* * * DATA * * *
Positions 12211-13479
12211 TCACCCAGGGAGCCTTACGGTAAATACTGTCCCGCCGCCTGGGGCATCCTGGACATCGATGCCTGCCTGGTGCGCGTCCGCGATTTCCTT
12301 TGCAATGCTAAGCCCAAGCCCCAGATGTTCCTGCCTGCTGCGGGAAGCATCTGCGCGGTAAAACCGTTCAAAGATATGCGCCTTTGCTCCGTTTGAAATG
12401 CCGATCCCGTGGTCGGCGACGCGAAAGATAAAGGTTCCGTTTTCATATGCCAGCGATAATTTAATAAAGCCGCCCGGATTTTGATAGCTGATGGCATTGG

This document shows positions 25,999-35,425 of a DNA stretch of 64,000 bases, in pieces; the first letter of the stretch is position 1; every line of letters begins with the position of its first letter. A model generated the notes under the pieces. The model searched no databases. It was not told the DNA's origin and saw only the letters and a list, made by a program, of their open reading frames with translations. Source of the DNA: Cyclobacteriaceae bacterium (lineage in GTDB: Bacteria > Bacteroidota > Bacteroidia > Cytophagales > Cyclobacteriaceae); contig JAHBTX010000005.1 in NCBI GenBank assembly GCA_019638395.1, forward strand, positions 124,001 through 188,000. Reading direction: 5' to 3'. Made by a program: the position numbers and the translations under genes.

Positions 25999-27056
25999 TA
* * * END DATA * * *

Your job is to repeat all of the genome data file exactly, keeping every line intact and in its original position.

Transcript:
Positions 12211-13479
12211 TCACCCAGGGAGCCTTACGGTAAATACTGTCCCGCCGCCTGGGGCATCCTGGACATCGATGCCTGCCTGGTGCGCGTCCGCGATTTCCTT
12301 TGCAATGCTAAGCCCAAGCCCCAGATGTTCCTGCCTGCTGCGGGAAGCATCTGCGCGGTAAAACCGTTCAAAGATATGCGCCTTTGCTCCGTTTGAAATG
12401 CCGATCCCGTGGTCGGCGACGCGAAAGATAAAGGTTCCGTTTTCATATGCCAGCGATAATTTAATAAAGCCGCCCGGATTTTGATAGCTGATGGCATTGG

This document shows positions 25,999-35,425 of a DNA stretch of 64,000 bases, in pieces; the first letter of the stretch is position 1; every line of letters begins with the position of its first letter. A model generated the notes under the pieces. The model searched no databases. It was not told the DNA's origin and saw only the letters and a list, made by a program, of their open reading frames with translations. Source of the DNA: Cyclobacteriaceae bacterium (lineage in GTDB: Bacteria > Bacteroidota > Bacteroidia > Cytophagales > Cyclobacteriaceae); contig JAHBTX010000005.1 in NCBI GenBank assembly GCA_019638395.1, forward strand, positions 124,001 through 188,000. Reading direction: 5' to 3'. Made by a program: the position numbers and the translations under genes.

Positions 25999-27056
25999 TA